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Literature search revealed the rarity of laryngeal papillary carcinoma. A case from Brazil was reported as papillary carcinoma in the headline but as "papillary squamous cell carcinoma” on histopathological study. In the present study, the papillary nature was demonstrated classically.
Keywords: Larynx; Cancer; Papillary; Developing community
According to the literature, laryngeal papillary carcinoma is rare. In a Brazilian report, it was head lined as "laryngeal papillary carcinoma” . A 42-year-old white female complained of dysphonia and pain in the right cervical area; this proved on histopathology to be "papillary squamous cell carcinoma.” Therefore, the present case of the purely papillary carcinoma merits reporting from a developing community inhabited by the Igbo Ethnic Group in Nigeria .
OL, a 26-year-old Igbo female, attended the ENT Clinic run by the junior author (NM). The complaint was hoarseness of 5 years duration. Multiple papilloma was queried and routine biopsy was carried out. The specimen sent to the senior author (WO) consisted of several small fragments. Microscopy revealed a papillary structure with layers of mitotically active cells which did not form cell nests. Accordingly, pure papillary carcinoma was diagnosed.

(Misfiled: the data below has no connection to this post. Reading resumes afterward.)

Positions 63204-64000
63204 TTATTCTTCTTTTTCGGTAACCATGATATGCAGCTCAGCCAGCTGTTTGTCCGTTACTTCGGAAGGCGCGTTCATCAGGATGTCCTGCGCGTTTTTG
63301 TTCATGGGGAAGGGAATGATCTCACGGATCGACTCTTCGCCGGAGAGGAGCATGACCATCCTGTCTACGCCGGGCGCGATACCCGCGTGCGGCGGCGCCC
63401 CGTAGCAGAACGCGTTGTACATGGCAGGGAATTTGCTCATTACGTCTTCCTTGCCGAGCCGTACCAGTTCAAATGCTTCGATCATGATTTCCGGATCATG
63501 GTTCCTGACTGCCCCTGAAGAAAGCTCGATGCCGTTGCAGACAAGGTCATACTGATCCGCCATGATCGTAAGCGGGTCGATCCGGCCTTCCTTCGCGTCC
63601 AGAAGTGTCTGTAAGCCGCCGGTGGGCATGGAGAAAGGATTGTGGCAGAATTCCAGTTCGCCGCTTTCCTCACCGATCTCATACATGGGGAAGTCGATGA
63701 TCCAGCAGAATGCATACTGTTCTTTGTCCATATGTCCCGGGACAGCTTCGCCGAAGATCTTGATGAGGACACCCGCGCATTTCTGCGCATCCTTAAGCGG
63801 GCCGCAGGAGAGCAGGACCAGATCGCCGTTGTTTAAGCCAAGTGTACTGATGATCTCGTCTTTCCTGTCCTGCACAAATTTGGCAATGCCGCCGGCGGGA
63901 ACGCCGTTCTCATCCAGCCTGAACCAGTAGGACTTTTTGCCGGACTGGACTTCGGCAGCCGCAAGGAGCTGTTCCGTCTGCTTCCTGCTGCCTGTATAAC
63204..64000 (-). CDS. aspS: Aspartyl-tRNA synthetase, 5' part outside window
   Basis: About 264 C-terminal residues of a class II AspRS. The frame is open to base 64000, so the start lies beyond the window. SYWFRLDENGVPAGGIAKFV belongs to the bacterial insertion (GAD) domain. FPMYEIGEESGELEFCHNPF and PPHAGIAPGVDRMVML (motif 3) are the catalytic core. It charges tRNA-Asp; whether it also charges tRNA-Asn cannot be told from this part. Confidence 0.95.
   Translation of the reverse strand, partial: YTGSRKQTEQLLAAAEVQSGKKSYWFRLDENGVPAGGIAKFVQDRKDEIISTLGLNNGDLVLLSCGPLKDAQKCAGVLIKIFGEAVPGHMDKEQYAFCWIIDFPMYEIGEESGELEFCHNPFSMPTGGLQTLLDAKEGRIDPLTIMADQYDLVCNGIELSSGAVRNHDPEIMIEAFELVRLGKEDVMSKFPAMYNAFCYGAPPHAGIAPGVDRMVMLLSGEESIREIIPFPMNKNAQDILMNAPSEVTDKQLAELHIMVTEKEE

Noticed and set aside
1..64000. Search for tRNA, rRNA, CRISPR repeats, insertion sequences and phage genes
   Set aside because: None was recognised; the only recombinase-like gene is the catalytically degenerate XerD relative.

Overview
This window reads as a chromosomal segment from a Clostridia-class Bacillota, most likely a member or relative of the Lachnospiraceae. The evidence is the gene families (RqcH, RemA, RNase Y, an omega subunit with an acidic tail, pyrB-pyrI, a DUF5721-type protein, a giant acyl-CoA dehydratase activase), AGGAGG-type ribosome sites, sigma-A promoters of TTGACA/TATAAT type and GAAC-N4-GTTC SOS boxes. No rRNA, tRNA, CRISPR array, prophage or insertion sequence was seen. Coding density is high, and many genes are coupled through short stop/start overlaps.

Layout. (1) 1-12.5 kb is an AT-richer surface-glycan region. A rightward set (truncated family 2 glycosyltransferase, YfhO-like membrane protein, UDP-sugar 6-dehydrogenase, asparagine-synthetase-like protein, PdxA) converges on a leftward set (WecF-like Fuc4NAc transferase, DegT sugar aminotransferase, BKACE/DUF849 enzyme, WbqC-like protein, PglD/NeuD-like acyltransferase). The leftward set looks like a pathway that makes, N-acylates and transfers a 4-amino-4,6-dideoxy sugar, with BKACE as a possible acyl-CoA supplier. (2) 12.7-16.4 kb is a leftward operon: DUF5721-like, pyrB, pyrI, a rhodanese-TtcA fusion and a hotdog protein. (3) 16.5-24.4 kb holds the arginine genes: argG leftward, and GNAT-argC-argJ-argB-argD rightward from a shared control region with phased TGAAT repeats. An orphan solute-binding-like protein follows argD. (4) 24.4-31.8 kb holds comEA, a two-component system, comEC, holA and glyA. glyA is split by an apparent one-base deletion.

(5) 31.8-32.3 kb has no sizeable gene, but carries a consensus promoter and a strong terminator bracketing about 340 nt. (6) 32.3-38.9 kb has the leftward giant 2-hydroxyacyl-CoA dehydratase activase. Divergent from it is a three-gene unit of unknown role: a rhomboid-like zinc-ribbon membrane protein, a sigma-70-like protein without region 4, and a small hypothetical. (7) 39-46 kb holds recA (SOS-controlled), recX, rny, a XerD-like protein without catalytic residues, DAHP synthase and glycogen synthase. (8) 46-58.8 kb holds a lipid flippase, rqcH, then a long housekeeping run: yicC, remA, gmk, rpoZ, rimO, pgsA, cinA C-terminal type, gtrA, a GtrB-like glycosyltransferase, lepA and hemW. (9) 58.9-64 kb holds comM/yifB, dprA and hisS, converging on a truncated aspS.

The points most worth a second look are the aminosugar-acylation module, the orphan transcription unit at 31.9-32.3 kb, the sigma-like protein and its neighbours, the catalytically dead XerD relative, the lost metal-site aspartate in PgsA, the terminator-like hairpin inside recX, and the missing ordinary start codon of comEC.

A Birmingham (UK) group attested to the utility of the establishment of a histopathology data pool in facilitating epidemiological analysis . It was such a pool that facilitated our previous publication on the inverted papilloma of the nose and paranasal sinuses . In this context, what did we find on searching the Internet on papers generalizing on the types of laryngeal carcinomas? For example, mention was not made of the papillary type in the large Scottish series . Usually, the series was specified to be epidermoid carcinoma . Indeed, a Liverpool review stated that "Virtually all laryngeal cancers are squamous in type” . Concerning occupational and environmental associations, vocal abuse has been identified . In this context, our patient was not known for being a singer. Incidentally, the age range in the mentioned Scottish series was 30 to 85 years, with the average of 62 years . Curiously, our patient was younger than their youngest.